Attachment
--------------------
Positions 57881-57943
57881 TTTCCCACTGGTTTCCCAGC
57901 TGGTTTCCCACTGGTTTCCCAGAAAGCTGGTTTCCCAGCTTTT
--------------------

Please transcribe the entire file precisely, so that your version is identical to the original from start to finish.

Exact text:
Positions 57881-57943
57881 TTTCCCACTGGTTTCCCAGC
57901 TGGTTTCCCACTGGTTTCCCAGAAAGCTGGTTTCCCAGCTTTT